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The difciples of Jefus had enemies who wished to confound them. The Jewish rulers fpared no pains to fupprefs the Chriftian caufe. Their enmity to it would have excited them to convict the witnelles of falfehood, if they had not known that the facts afferted were indifputable. If they had difcovered any fraud, they would immediately have made it public, As they never denied the facts, but only ftudied to evade the conclufion drawn from them, they must have been convinced, that the facts themfelves were undeniable.

These witnelles have left a written teflimony which has come down to us with every defirable circumftance of credibility.

There are four men who have profeffedly writ ten diftin&t hillories of the life, miniftry and works. of Jefus Chrift. Two of them, Matthew and John, were his attendant difciples from the beginning to the end of his public life. The other two, Mark and Luke, were contemporary and converfant with his difciples. Four others, Peter, James, Jude and Paul, have written epifles to particular focieties of Chriftians, or to Chriflians in general. In these epiftles, they recognize the character, affert or al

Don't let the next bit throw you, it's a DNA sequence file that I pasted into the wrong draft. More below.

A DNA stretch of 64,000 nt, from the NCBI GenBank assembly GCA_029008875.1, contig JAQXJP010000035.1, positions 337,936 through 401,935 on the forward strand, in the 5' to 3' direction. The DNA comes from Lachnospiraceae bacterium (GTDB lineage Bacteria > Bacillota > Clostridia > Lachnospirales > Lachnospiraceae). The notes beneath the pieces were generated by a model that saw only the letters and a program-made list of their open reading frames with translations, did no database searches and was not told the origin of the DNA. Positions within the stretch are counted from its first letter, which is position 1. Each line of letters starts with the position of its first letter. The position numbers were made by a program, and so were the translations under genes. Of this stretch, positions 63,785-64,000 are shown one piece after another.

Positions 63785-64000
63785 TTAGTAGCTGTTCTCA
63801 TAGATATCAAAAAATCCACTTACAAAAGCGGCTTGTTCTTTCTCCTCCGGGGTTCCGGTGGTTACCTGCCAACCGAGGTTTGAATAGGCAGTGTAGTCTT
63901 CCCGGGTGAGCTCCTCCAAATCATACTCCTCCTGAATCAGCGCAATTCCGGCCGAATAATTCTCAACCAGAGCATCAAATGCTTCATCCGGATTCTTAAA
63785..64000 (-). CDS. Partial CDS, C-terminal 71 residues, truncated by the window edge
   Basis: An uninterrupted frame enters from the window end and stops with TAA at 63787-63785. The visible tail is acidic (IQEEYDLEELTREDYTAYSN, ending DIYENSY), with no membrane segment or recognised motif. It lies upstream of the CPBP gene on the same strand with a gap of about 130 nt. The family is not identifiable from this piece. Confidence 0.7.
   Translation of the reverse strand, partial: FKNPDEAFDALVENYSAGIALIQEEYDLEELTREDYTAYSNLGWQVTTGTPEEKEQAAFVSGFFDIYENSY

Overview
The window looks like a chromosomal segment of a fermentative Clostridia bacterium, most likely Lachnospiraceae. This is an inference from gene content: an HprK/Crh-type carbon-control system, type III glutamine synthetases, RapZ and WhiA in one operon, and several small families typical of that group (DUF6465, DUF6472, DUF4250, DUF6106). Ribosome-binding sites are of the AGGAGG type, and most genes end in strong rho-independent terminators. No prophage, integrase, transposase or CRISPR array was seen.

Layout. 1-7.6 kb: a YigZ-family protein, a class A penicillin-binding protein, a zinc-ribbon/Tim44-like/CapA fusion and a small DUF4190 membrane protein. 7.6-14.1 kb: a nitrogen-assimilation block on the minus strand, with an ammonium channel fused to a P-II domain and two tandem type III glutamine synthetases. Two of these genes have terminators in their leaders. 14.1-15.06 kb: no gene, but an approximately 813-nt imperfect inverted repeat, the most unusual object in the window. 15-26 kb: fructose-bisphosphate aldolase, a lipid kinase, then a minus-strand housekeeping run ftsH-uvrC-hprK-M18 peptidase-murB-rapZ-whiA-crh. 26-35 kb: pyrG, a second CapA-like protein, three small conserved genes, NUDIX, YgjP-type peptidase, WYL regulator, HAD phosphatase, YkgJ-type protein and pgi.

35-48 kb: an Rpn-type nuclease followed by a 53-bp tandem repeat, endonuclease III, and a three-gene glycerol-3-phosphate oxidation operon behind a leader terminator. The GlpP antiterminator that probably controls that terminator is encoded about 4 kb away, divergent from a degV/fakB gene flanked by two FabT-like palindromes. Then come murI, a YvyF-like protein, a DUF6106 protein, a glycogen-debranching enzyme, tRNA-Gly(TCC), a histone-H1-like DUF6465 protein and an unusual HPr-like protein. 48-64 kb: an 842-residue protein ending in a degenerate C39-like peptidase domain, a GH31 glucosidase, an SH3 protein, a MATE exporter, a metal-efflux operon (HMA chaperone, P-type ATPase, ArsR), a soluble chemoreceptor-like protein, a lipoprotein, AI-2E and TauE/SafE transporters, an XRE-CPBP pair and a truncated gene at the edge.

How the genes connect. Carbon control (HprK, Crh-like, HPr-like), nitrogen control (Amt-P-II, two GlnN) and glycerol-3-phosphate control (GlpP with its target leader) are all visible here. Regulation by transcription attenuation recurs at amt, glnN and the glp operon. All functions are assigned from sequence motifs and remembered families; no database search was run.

lude to the miracles, and teach the doctrines of Jefus, in substance, as they are related by the before mentioned hiftorians. Three of these letter writers were Chrift's difciples. The laft was a contemporary Jew, a man of uncommon zeal, learning and ability; much converfant in public affairs; for a while an enemy to Chriftianity, but afterward converted to the belief of it. So that the Chriftian hiftory ftands on the credit of eight different perfons, most of them difciples, and all of them contemporaries of Chrift. They wrote feparately, on different occafions, without any appearance of concert; and yet they all fubftantially agree. Thefe writings were received as genuine in the time when the authors lived, and in the next fucceeding age, and from age to age, ever fince, down to the prefent time. There is no ancient hiftory extant, which is fo completely authenticated.

The converfion, miniftry and epiftles of the Apoftle Paul afford ftrong and undeniable evidence of the truth of the Chriftian religion. To thefe I fhall now pay particular attention.

The account, which we have of him, is given by Luke in his hiftory of the Acts of the Apoftles. This Luke appears to have been a man of learn ing; fuch his writings fhew him to be. He was an efteemed and eminent phyfician-fo Paul calls him. He was admitted to an acquaintance with men of the first diftinction; as appears by the dedication of his works to the most excellent Theophilus. He was highly regarded among the Chriftians of his time, and his praife, for the gofpel which he wrote, was in all the churches. He was an intimate companion of St. Paul, and accompanied him for a confiderable time in his travels.From him we have particular information concerning Paul's early life, remarkable converfion, and fubfequent conduct: And every thing related by